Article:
Digital Imaging

The ophthalmic community was quick to embrace digital imaging for fluorescein and ICG angiography in the mid 1980’s. The rapid pace of improvements in resolution, processing speed, measurement tools, color reproduction and overall image quality fueled a steady transition to digital imaging over the next two decades.

Digital imaging provides many advantages over traditional film-based photography. Computer technology offers a variety of powerful tools that can be used to enhance diagnostic information, share images across computer networks, and prepare them for academic presentation and publication. Ophthalmic digital images can be enhanced in image-editing software to adjust brightness, contrast, color balance and sharpness. Computer measurement tools aid the detection and quantification of pathologic features of the eye.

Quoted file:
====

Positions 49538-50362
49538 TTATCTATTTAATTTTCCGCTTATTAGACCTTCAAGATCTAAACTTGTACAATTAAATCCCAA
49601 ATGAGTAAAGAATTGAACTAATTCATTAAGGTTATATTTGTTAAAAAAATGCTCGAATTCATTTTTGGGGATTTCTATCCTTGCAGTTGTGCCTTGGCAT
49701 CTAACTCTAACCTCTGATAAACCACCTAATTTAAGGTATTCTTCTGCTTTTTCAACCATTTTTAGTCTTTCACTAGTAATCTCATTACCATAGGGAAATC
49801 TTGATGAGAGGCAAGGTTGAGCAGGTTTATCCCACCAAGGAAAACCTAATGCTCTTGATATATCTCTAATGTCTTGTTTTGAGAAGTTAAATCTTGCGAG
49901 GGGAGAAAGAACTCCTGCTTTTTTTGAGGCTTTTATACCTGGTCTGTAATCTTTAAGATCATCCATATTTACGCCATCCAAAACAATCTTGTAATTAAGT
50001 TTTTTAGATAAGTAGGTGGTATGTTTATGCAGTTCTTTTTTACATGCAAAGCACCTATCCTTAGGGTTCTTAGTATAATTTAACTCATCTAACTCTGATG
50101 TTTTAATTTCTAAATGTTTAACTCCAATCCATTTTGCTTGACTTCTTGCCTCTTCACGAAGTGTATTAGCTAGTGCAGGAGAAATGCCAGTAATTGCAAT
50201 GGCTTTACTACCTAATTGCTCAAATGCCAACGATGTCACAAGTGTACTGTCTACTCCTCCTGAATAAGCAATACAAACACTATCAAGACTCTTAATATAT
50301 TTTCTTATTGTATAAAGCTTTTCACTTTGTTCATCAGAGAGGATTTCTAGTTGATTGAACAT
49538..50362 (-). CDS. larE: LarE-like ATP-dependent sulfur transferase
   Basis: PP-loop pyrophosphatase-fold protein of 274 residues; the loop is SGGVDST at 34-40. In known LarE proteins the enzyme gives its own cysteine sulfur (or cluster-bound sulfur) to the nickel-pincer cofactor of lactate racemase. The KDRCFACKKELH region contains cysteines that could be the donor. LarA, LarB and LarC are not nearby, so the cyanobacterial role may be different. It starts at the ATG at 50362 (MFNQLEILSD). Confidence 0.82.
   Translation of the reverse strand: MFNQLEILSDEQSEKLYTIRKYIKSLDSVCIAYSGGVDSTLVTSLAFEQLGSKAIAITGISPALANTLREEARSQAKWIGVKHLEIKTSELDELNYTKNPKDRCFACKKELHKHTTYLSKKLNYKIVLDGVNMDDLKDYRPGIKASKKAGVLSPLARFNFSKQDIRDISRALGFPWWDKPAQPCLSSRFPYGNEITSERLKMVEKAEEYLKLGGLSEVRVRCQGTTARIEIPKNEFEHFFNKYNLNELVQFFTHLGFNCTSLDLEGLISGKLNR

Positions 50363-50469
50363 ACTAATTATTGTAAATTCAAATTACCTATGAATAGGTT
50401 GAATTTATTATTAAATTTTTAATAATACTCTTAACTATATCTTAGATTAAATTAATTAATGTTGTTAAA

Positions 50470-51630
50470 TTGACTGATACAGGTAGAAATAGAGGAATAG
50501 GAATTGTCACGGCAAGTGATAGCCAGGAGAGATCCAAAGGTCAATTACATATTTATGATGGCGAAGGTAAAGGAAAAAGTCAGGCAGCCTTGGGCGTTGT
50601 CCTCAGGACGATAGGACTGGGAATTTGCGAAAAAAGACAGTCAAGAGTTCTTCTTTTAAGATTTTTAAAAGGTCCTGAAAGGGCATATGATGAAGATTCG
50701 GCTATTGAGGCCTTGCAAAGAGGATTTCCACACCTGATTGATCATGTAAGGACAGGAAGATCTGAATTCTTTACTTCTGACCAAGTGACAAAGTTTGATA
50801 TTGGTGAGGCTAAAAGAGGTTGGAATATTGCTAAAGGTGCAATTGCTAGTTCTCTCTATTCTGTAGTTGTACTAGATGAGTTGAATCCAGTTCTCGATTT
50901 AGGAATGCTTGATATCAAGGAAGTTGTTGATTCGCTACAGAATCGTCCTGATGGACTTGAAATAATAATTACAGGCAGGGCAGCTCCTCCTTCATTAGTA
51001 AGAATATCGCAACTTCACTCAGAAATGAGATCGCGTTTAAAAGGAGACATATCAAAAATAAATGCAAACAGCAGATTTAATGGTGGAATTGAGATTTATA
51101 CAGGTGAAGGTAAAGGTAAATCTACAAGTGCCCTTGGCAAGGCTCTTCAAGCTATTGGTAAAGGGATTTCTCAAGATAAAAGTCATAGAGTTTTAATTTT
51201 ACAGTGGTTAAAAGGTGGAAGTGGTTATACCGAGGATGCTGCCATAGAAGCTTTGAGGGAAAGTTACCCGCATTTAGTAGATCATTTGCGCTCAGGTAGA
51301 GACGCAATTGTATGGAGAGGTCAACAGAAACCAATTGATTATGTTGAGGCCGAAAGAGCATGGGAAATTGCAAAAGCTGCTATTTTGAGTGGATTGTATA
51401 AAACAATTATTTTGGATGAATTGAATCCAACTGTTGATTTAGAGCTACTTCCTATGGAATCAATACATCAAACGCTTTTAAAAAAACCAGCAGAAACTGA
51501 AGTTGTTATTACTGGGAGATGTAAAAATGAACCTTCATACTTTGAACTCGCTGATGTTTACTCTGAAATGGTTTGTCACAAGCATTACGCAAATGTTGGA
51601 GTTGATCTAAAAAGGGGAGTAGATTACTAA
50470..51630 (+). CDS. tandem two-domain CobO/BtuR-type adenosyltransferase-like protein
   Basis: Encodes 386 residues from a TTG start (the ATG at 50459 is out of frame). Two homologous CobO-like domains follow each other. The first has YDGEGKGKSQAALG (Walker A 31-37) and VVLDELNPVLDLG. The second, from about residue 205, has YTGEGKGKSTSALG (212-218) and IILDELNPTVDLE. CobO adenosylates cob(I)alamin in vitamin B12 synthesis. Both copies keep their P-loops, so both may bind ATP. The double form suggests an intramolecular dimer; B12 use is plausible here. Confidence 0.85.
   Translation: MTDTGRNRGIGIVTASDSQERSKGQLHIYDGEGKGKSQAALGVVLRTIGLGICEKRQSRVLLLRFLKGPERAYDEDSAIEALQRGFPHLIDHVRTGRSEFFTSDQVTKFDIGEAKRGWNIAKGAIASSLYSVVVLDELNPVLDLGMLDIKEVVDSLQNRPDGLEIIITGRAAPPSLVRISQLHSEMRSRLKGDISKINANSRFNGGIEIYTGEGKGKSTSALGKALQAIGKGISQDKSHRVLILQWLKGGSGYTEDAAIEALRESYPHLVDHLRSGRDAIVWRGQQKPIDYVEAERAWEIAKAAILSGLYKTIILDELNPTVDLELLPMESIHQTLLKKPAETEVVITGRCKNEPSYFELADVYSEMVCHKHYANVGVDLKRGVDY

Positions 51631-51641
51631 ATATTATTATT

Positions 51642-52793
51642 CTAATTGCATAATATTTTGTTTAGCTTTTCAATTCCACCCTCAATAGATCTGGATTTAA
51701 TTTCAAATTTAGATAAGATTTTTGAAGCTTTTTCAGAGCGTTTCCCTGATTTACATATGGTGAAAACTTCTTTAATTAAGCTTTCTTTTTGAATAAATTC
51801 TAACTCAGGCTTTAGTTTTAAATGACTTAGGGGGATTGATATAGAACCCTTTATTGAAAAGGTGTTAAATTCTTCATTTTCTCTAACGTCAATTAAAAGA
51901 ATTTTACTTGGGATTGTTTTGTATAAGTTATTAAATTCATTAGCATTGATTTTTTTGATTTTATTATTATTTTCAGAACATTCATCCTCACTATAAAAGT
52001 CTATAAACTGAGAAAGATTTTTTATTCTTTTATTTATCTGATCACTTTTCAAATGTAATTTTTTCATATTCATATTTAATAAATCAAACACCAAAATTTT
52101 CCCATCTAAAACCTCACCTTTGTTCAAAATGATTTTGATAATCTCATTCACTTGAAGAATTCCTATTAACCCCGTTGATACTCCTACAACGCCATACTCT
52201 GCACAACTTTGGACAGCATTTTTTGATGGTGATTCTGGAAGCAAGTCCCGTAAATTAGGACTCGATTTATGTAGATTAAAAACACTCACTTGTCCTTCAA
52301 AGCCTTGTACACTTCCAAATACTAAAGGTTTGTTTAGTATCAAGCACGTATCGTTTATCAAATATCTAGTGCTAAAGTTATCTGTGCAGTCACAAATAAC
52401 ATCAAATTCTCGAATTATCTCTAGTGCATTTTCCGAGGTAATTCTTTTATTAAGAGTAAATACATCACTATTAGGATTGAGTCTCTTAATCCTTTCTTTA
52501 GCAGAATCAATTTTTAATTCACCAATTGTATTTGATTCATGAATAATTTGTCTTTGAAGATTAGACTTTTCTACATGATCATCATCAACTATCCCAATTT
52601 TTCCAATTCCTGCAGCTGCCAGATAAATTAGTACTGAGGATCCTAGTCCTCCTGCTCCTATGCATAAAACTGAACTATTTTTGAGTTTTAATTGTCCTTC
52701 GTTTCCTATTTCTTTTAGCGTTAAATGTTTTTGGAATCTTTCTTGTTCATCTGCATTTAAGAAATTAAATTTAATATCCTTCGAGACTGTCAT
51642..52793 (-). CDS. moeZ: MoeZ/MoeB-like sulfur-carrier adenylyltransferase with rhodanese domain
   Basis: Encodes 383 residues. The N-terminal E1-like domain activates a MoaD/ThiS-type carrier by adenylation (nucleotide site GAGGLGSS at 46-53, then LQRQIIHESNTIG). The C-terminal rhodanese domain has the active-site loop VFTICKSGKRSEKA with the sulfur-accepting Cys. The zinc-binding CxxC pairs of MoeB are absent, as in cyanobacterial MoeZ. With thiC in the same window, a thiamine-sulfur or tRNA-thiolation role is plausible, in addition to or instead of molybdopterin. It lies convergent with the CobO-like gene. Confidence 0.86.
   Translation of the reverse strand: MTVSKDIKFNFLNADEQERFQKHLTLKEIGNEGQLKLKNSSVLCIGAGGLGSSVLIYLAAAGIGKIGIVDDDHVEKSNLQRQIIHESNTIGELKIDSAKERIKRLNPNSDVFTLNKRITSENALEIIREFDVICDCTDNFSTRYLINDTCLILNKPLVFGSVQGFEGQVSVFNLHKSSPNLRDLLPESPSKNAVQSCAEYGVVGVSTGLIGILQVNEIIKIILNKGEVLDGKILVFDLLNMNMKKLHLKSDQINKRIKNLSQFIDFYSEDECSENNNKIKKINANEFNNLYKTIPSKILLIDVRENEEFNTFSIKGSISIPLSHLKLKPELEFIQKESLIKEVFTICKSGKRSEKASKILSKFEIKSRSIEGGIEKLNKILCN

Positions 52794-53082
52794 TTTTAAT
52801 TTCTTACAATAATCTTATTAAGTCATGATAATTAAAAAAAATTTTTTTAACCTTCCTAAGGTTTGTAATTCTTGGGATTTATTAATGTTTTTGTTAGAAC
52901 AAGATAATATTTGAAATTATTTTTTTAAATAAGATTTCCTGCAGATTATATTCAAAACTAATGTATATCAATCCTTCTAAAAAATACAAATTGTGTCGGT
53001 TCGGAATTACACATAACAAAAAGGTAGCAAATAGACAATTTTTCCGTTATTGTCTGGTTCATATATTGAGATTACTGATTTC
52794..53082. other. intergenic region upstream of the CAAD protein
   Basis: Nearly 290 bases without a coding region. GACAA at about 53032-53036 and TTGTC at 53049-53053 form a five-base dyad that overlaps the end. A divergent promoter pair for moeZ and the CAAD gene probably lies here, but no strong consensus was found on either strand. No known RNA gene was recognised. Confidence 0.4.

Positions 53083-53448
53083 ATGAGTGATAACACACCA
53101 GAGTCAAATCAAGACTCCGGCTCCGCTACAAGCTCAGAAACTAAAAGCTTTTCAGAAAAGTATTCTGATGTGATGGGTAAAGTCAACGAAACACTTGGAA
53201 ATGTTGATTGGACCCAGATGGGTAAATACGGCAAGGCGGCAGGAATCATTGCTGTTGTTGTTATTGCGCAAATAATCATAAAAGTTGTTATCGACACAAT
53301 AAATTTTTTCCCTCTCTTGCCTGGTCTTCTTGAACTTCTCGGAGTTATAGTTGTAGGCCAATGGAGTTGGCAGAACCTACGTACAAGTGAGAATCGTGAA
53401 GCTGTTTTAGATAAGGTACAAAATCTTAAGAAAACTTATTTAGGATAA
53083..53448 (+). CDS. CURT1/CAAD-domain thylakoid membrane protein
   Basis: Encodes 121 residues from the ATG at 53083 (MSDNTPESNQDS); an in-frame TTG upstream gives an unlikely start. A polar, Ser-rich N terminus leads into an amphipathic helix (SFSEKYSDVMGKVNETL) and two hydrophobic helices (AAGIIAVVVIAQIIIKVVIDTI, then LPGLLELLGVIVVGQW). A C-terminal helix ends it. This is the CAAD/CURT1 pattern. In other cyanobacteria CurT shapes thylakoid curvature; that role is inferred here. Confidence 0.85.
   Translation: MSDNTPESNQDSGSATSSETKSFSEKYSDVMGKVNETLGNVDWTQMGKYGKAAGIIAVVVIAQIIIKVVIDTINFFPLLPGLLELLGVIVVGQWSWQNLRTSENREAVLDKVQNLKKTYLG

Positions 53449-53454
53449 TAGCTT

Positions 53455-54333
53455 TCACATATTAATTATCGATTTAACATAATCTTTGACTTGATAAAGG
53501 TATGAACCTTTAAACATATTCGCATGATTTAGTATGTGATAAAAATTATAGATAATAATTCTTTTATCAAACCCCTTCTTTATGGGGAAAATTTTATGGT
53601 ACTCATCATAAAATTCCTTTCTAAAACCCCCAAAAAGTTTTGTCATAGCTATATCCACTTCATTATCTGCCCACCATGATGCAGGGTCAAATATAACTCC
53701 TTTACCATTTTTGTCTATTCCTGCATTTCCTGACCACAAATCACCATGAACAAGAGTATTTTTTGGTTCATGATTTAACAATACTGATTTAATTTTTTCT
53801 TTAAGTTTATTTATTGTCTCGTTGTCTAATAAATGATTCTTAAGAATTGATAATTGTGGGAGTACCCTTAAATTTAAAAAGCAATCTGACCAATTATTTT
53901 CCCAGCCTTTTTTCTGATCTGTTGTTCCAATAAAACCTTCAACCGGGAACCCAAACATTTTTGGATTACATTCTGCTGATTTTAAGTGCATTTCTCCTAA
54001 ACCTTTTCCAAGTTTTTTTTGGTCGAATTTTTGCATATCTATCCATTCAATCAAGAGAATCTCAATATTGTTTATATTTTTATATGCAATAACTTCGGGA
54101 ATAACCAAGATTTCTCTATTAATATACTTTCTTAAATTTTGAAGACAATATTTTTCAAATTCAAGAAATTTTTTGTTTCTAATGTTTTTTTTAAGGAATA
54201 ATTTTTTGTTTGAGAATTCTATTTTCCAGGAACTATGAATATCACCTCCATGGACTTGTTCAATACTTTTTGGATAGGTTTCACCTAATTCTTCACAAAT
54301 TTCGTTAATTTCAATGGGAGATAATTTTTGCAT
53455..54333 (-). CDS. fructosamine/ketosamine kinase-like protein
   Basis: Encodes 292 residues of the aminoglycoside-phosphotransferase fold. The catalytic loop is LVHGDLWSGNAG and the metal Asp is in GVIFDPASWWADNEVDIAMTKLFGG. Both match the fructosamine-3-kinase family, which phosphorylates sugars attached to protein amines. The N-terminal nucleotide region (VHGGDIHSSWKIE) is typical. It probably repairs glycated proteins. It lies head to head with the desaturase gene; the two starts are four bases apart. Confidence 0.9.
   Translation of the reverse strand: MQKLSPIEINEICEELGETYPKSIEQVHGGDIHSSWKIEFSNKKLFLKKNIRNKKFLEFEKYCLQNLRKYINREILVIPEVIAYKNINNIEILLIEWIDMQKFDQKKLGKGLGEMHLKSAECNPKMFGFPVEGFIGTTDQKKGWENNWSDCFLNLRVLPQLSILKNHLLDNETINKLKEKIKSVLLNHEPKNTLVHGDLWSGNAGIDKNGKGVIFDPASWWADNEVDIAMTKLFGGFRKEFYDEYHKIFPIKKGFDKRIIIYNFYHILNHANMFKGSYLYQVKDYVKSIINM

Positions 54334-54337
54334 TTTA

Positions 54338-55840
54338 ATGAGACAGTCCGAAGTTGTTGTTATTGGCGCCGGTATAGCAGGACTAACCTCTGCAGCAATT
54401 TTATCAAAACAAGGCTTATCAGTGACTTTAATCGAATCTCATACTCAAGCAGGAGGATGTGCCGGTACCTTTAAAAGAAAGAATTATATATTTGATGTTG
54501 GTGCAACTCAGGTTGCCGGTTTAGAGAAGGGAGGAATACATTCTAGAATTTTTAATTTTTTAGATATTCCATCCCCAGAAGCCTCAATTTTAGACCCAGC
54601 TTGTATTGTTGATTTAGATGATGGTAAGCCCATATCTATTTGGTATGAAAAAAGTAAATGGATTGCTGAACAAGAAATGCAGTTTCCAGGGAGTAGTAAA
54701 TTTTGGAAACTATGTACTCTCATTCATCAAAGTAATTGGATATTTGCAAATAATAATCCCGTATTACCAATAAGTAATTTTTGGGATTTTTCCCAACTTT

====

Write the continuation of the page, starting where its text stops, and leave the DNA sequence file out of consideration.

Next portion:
The computer monitor can display an image  of the eye that is larger and easier to see than the small frame of a 35mm slide, enhancing patient education opportunities. Image files can be stored on computer hard drives, retrieved by image database programs and archived to servers or removable storage media. Digital photographs can be stored in PACS systems and  integrated with Electronic Medical Records (EMR) systems. From there, photographs can easily be emailed, displayed on web pages, imported into PowerPoint presentations and printed on on high quality inkjet or laser printers. Digital technology has truly revolutionized the way that we acquire and share ophthalmic images.

Take a look at the following pages for information on digital imaging in ophthalmology:

Introduction

Resolution

File Formats

Exposure

Image Editing Tools

Color Reproduction/Management

Where science meets art.